If it's a performance-ish boat of that size that you're after, I'd pick neither, and go for the real thing instead.
OTAM 80, based on a Fabio Buzzi hull that broke several world records.
A tad smaller interiors compared to both the S/skr and surely the Riva, in spite of being longer, but she would run rings around both, in any sea state.
Anyhow, among those two, I'd have the Riva hands down, though I'm with olderboater in considering the Perseo even better.
A nice problem to have, overall.
While the OTAM has better performance, most yacht owners don't want to deal with the headaches and limited maneuverability of an Arneson boat. Or the headaches of a triple POD boat but great maneuverability.
I thought I'd add a picture for clarity; I'm thinking the jacuzzi could fit where the seating area is just infront of the windscreen.
While a Jaccuzzi could be put there, it would take massive structural change to the boat to allow for that kind of weight. You couldn't run the boat with the jacuzzi full as it would change the COG drastically and would need a massive water maker to make enough water to fill it.......it really is not a practical thing that should ever be put on a yacht this size or type.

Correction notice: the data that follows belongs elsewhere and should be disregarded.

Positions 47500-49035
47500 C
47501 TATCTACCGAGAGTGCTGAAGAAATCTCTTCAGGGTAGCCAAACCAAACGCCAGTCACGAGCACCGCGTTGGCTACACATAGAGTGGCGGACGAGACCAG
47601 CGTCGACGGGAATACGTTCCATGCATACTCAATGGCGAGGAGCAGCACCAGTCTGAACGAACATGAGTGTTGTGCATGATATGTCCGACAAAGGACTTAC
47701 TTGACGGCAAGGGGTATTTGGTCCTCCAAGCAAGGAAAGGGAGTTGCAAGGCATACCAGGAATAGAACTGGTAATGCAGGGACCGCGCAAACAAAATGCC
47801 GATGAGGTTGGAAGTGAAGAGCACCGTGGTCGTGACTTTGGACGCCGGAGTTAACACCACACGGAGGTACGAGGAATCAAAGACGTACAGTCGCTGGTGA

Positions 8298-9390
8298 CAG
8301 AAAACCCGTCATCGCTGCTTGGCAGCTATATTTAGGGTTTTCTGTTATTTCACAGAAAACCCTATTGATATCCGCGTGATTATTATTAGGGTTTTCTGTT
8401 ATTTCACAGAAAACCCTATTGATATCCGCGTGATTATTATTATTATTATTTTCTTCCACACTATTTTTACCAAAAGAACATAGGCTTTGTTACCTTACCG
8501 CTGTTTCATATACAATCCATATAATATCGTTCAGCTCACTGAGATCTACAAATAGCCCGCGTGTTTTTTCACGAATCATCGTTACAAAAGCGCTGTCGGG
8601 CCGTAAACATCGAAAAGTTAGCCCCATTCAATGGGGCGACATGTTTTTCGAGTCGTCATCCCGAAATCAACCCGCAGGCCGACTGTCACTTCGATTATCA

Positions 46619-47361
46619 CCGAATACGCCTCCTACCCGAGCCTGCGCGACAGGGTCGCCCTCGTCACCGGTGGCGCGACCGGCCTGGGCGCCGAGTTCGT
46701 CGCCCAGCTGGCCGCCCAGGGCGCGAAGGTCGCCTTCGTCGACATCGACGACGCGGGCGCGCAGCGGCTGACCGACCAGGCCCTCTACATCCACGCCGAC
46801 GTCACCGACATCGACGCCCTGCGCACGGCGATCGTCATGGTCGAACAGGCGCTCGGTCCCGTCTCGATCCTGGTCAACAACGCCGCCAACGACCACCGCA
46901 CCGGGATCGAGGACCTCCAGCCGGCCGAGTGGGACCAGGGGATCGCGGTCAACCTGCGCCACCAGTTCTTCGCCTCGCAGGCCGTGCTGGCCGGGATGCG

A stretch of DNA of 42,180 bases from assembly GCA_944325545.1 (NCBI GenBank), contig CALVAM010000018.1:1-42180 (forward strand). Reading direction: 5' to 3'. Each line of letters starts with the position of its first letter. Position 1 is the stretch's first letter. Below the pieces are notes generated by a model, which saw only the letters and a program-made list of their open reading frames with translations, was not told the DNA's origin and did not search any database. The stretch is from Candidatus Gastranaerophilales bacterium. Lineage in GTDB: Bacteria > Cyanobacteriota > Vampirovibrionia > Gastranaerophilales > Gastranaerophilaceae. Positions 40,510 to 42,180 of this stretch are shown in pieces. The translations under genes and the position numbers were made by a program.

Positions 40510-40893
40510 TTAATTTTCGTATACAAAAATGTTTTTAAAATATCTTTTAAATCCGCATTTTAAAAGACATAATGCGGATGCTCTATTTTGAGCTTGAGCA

Seem reasonable if you put 6-8 adults up there why not 4 in a hot tub? Really, I don't know, I do know folks put all sorts of things hanging off the back of their much smaller boats. Ever see a 37 foot sailboat with radar arch, davits, RIB, solar panels, windmills all hanging off the back of the boat?
You may need to define the specification of your hot tub idea. How many gallons of water at 8.33lbs or 3.778 kg per gallon?